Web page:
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Performance of factoring algorithms

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  • Kermit Rose
    Hello friends. I ve constructed a factoring algorithm that I call ProportionateFactor because, to factor positive integer z, it seeks to find four integers
    Message 1 of 2 , Apr 21, 2012
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      Hello friends.

      I've constructed a factoring algorithm that I call ProportionateFactor
      because, to factor positive integer z, it seeks to find four integers
      t0,t1,t2,t3 such that

      t0 + t1 + t2 + t3 = z
      and
      t0 t3 = t1 t2.

      Then it checks to see if GCD(t0+t1,z) is strictly between 1 and z.
      It often happens that GCD(t0+t1,z) is exactly equal to z.

      In the following I have tested my new factoring algorithm against
      several other algorithms.

      The third number in the output vector is the number of cycles within the
      algorithm that found the factors.

      ProportionateFactor appears to be in close competition with (p-1)
      factoring algorithm.

      I had had hopes that ProportionateFactor would be much faster, but I did
      not anticipate that most of the time
      GCD(z,t0+t1) would be exactly equal to z.


      >>> Factor(10**14+13)

      In Factor. z = 100000000000013
      [[173L, 578034682081L, 27], 'ProportionateFactor: Level A2']


      >>> Factor(10**14+27)

      In Factor. z = 100000000000027
      [[751L, 133155792277L, 3], 'ProportionateFactor: Level A2']


      >>> Factor(10**14+37)

      In Factor. z = 100000000000037
      Found factor by p-1.
      [[53799857L, 1858741L], 1452]


      >>> Factor(10**14+39)

      In Factor. z = 100000000000039
      Found factor by p-1.
      [[2596823L, 38508593L], 49]


      >>> Factor(10**14+49)

      In Factor. z = 100000000000049
      [[109L, 917431192661L, 16], 'ProportionateFactor: Level A3']


      >>> Factor(10**14+51)

      In Factor. z = 100000000000051
      [[6653L, 15030813167L, 2795], 'ProportionateFactor: Level A3']


      In Factor. z = 100000000000057
      [[23L, 4347826086959L, 1], 'ProportionateFactor: Level A4']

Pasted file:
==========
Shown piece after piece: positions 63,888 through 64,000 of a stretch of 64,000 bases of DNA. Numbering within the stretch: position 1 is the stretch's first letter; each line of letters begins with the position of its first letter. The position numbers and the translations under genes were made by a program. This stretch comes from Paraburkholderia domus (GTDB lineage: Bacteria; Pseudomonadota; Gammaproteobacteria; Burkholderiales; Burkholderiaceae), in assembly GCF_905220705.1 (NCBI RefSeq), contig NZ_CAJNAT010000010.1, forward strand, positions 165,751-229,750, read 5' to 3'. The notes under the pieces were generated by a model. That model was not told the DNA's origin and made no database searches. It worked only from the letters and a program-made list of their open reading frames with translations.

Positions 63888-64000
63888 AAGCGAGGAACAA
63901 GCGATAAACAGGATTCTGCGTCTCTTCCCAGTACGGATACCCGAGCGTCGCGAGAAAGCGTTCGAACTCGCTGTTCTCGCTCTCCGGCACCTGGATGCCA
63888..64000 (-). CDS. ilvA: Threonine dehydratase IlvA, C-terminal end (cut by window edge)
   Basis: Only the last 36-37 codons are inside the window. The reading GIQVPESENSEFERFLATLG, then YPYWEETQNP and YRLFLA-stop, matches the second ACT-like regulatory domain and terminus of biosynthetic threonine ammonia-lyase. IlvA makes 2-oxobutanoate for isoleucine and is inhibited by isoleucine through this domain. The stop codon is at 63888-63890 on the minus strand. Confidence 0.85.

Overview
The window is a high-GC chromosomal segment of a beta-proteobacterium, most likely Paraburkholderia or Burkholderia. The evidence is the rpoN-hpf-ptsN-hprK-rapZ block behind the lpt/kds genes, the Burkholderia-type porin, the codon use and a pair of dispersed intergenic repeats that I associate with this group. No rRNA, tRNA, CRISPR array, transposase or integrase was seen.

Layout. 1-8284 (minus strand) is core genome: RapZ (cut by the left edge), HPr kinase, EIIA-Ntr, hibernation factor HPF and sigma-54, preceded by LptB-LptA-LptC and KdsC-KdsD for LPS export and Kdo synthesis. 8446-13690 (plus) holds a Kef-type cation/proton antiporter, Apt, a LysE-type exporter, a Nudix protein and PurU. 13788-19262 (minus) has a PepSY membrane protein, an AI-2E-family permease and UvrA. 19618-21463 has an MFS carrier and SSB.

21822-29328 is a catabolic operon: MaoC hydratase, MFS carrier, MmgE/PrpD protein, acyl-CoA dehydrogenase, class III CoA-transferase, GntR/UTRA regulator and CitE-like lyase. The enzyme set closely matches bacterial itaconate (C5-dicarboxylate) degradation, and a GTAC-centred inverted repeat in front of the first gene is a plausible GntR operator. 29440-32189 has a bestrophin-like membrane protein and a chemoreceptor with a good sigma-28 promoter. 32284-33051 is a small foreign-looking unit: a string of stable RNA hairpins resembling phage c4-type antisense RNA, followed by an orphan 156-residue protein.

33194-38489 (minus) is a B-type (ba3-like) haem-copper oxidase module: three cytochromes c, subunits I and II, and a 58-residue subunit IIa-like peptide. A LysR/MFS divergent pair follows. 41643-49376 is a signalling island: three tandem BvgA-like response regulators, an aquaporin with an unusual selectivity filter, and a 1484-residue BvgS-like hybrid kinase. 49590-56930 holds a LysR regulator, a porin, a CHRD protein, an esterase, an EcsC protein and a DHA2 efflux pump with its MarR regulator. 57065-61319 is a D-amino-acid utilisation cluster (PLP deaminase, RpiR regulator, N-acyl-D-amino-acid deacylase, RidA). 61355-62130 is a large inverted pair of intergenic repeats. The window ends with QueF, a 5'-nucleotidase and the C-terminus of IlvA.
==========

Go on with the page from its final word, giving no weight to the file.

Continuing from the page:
>>> Factor(10**14+61)


      >>> Factor(10**14+63)

      In Factor. z = 100000000000063
      [[572587L, 174645949L, 11175], 'ProportionateFactor: Level A4']
      >>> Factor(10**14+67)



      In Factor. z = 100000000000073
      Found factor by Pollard Rho.
      [[13371821L, 7478413L], 961]
      >>> Factor(10**14+79)

      In Factor. z = 100000000000079
      Found factor by trial division.
      [[19, 5263157894741L], 3]
      >>> Factor(10**14+81)

      In Factor. z = 100000000000081
      [[47309L, 2113762709L, 11545], 'ProportionateFactor: Level A3']
    • Paul Leyland
      ... Without any information on how you propose to find the t_i it s next to impossible to give any meaningful analysis of your algorithm. Paul
      Message 2 of 2 , Apr 23, 2012
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        On Sat, 2012-04-21 at 19:21 -0400, Kermit Rose wrote:
        >
        > Hello friends.
        >
        > I've constructed a factoring algorithm that I call ProportionateFactor
        > because, to factor positive integer z, it seeks to find four integers
        > t0,t1,t2,t3 such that
        >
        > t0 + t1 + t2 + t3 = z
        > and
        > t0 t3 = t1 t2.
        >
        > Then it checks to see if GCD(t0+t1,z) is strictly between 1 and z.
        > It often happens that GCD(t0+t1,z) is exactly equal to z.
        >
        > In the following I have tested my new factoring algorithm against
        > several other algorithms.
        >
        > The third number in the output vector is the number of cycles within
        > the
        > algorithm that found the factors.
        >
        > ProportionateFactor appears to be in close competition with (p-1)
        > factoring algorithm.
        >
        > I had had hopes that ProportionateFactor would be much faster, but I
        > did
        > not anticipate that most of the time
        > GCD(z,t0+t1) would be exactly equal to z.

        Without any information on how you propose to find the t_i it's next to
        impossible to give any meaningful analysis of your algorithm.


        Paul
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